3 Areas for Easy Orchid Care

3 Areas for Easy Orchid Care

You have probably heard it said that orchids are hard to grow. Maybe you have even had an orchid die while in your care. It can be very frustrating. I’m here to tell you that it doesn’t have to be as difficult as everyone says it is! I’ve boiled my orchid care down to three main areas: potting medium, watering, and sunlight. If you can get these three areas on lockdown, then you can care for your orchid!

Potting Medium

The best potting medium for an orchid is bark, since it can hold a little water, but is also loose enough that the roots can breath (which they like.) My first orchid died because it had moss packed too tightly around its roots so it was never able to dry out. The roots literally rotted away. I learned to replant any moss bound orchids as soon as they were done flowering. You can find orchid repotting mix at any home garden center, I’ve included a link to the equivalent I found on Amazon.

Watering

Watering can also be another concerning thing in orchid care. I’ve found a really simple way to do it once the orchid is potted in bark. Once a week, bring your orchid to the sink and run water over the bark. I usually let the water start to fill the pot before I set it aside. Be careful not to let any water sit in the base of the leaves; this will also rot your orchid. Use the corner of a paper towel to mop up any extra water. Then you let orchids drain before putting them back.

If your orchid is still in moss, I would use the ice chip method. Put enough ice cubes to cover the surface of the moss and let them melt. This means less water is being introduced to your orchid, so it has more of a chance of drying out between waterings. I wouldn’t use this for orchids in bark because the water won’t penetrate down to the lowest roots.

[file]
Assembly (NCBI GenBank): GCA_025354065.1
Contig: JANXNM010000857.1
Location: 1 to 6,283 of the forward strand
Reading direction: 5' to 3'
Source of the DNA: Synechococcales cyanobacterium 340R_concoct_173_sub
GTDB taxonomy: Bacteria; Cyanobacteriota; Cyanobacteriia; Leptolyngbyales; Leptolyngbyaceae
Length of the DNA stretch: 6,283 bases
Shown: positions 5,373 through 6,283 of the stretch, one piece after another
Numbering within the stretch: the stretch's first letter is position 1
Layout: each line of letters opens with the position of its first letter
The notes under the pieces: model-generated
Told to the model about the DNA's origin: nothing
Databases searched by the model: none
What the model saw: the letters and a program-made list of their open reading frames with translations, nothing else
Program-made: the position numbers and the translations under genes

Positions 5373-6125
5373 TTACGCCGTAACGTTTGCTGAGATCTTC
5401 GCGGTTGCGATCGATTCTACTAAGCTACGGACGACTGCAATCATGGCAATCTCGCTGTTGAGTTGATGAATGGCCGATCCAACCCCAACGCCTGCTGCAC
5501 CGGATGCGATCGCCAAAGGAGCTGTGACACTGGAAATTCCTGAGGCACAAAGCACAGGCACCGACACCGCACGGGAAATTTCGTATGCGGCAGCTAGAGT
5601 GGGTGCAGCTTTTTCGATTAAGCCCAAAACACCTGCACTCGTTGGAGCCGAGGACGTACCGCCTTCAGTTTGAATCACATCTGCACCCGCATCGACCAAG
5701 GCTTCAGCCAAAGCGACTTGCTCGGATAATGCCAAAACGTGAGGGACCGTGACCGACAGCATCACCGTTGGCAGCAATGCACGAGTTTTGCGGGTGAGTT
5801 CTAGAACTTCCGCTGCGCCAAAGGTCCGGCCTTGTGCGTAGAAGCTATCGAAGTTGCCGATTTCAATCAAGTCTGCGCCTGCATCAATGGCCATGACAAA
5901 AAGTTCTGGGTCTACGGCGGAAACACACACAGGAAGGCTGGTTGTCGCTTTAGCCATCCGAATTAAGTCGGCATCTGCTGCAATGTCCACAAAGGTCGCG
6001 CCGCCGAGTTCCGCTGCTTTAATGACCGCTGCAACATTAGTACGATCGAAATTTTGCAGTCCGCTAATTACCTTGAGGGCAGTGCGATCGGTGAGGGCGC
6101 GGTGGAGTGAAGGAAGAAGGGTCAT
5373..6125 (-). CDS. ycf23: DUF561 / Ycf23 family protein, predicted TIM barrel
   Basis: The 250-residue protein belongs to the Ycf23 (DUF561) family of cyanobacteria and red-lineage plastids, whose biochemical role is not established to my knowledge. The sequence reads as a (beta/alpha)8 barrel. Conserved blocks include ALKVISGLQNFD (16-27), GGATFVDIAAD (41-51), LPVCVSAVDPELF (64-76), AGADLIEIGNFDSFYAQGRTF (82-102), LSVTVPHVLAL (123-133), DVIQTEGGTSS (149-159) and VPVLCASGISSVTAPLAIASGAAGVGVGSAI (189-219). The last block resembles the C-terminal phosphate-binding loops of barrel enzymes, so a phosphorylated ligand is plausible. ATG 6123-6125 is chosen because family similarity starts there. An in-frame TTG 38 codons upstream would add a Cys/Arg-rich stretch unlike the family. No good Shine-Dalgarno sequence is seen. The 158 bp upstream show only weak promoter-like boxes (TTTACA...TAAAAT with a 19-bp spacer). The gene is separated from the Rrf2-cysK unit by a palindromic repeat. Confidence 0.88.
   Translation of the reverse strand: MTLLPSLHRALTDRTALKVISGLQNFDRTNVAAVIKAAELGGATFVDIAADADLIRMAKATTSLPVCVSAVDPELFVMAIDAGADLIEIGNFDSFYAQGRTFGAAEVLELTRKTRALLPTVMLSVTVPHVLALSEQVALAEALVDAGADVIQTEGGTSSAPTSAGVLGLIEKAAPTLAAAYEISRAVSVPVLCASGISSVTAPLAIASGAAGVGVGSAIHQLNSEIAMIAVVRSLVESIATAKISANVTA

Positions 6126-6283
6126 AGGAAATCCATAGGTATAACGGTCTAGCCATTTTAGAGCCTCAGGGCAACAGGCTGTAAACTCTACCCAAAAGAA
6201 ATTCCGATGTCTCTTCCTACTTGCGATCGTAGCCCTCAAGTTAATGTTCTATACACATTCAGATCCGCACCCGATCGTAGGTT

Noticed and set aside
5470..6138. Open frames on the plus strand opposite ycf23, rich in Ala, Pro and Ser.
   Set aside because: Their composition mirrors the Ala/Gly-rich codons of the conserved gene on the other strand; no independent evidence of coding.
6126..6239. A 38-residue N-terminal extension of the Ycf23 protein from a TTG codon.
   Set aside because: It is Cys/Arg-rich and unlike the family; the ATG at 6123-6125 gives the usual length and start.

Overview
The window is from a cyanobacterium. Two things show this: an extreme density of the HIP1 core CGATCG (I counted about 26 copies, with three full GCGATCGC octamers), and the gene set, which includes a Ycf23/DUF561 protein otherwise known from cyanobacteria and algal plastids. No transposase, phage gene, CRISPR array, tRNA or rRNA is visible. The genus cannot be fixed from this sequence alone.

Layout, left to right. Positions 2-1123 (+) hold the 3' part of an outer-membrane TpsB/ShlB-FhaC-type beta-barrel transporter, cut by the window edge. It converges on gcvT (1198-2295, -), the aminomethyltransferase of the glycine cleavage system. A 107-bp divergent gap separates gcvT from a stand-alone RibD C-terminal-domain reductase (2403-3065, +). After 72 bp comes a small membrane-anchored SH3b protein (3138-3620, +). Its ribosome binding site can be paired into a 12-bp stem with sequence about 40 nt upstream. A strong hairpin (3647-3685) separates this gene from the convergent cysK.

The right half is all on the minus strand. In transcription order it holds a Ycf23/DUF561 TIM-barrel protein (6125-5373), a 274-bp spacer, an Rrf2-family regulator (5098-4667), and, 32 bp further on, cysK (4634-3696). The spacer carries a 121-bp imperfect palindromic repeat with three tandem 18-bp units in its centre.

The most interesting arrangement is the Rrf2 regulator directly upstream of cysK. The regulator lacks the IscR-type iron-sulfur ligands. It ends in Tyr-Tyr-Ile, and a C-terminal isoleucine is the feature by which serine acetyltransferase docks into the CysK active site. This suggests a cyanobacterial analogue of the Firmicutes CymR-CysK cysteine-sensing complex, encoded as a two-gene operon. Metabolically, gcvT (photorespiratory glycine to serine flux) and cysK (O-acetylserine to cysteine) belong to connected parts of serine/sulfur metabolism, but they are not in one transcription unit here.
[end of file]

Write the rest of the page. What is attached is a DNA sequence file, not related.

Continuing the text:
The lighter color on this leaf is scarring from sunburn. I’ve learned my lesson!

Sunlight

Orchids are finicky with light. They like a lot of sunlight, but if they spend a ton of time in direct sunlight, they will get sunburns (yes, plants can get sunburnt.) The key is to find a place where it’s bright a lot of the time, but the direct sunlight is low. In my current house, I have the orchids on my desk in a window that gets a lot of light in the morning, but because of trees, doesn’t get much of it directly. Look around your house for a window that gets light for hours a time, if anything, you can put up a sheer curtain to offset the light.

Once I figured these three areas out, I started collecting more orchids. I have five in my care right now that are all happy! Of course, that wasn’t without trial and error (I’ve also killed two orchids to learn these tricks.) If you have any questions about caring for your orchids, please ask them! I have a Pinterest board dedicated to plants if you want to check that out. Happy growing!

Save

Save

Save

Save

Leave a Reply

Your email address will not be published. Required fields are marked *